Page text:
Anahata Project: Words from a Volunteer


Every Sunday morning from around mid-April to early November, I pop on old brown pants, a raggedy white shirt that proclaims “I Walked the Bourbon Trail” and a black hat with RF on the front that I am pretty sure stands for Roger Federer, and head out to work in the Anahata garden. This garden is the source of produce for the Anahata Food Project, a community service project of Yoga on High that provides fresh fruits and vegetables to a local food pantry.

When I get there, I always take a deep breath and feel my body slowing down to the rhythm of the farm. This time of year, I am treated to the brilliant orange flash of a red-winged blackbird, the deep rum- rum of the bullfrogs and the discoveries about what has grown, flowered or ripened in the garden in the last week. It is also time to say hi to my fellow Anahatans, and catch up on their doings since last I saw them. It is my time to focus on the present and leave my worries and small irritations (and my smartphone) in the car and focus on being in the sun and working with the earth.

I did not know when I volunteered to grow food as part of my ‘yoga as action’ that I would receive much more than I put into it. Like a pebble thrown into a pond, the experiences and lessons from Anahata have rippled over everything in my life. The gardens taught me to value growing things. This has turned me slowly over the years into a gardener at my home. I went from barely mowing my grass to taking pleasure in growing herbs and vegetables amongst the flowers I selected in my yard. I learned how to care for plants from master gardeners. For instance, did you know that comfrey is opium to bees and should be planted near your tomatoes?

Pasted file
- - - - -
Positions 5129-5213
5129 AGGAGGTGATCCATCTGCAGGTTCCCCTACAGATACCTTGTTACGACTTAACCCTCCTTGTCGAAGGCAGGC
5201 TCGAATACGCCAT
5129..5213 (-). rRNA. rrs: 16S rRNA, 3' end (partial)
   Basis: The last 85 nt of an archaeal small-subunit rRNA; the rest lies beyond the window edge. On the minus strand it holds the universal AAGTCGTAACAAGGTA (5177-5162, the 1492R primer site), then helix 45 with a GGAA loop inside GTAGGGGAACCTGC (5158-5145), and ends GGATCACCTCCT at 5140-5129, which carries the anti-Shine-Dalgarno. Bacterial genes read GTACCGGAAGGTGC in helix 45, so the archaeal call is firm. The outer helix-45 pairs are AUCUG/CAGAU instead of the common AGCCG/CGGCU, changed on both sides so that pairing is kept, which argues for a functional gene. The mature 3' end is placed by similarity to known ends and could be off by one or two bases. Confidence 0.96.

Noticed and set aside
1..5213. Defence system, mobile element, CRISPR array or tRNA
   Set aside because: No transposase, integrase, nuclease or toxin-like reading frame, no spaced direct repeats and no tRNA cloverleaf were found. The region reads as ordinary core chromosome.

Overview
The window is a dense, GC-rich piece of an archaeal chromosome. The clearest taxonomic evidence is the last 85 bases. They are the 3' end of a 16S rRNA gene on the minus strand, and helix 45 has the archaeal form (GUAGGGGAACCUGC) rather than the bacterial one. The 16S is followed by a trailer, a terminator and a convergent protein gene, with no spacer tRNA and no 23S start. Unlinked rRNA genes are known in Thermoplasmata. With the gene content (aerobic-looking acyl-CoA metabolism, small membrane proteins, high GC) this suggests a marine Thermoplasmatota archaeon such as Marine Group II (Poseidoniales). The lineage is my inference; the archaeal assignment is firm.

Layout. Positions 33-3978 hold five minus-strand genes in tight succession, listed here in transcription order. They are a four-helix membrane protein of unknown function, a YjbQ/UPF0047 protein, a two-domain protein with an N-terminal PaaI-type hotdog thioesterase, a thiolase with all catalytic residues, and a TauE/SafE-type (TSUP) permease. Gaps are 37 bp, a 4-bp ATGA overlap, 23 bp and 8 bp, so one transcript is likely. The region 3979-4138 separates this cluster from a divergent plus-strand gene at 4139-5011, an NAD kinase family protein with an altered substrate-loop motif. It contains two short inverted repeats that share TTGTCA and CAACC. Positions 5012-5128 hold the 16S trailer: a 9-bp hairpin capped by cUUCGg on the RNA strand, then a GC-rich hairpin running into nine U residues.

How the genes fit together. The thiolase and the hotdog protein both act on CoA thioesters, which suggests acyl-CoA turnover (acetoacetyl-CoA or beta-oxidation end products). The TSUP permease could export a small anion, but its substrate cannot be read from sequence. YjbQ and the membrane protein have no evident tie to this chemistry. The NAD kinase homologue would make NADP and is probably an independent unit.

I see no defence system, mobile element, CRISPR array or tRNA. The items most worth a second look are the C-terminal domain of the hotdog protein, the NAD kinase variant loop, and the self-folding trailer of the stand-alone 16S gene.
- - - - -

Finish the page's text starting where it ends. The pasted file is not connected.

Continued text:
I learned what pesticides and herbicides did to bees and other living things, so I made my yard a ‘cide’ free zone. I must say, it is pretty cool to see bees now in the clover that co-exists with the grass in my yard. I went from wrinkling my nose at earthworms to cooing to them and rescuing them from the sidewalk after a rain shower. I learned about reiki and solar energy opportunities and new ways to cook from friends at the garden. All this has made my life fuller and richer. Working in the peace of the garden has helped me to slow down and enjoy the moment, whether I am in morning commuter traffic (challenging I will admit) or out with good friends.

This may be the time for a teaching moment on how yogic karma works when you input good deeds and intentions into anything, be it the Anahata project or reading to a child or smiling at a tired co-worker in the cafeteria. And I guess I will take that moment. Giving with positive intent over time can bring light and energy and, yes, good karma into your life – just ask me. I am the short blonde with RF on her hat and dirt on her knees weeding around the beans in the back row.

The Anahata Food Project is one of many programs sponsored and funded by the Yoga on High Foundation. For more information on the foundation, please follow this link .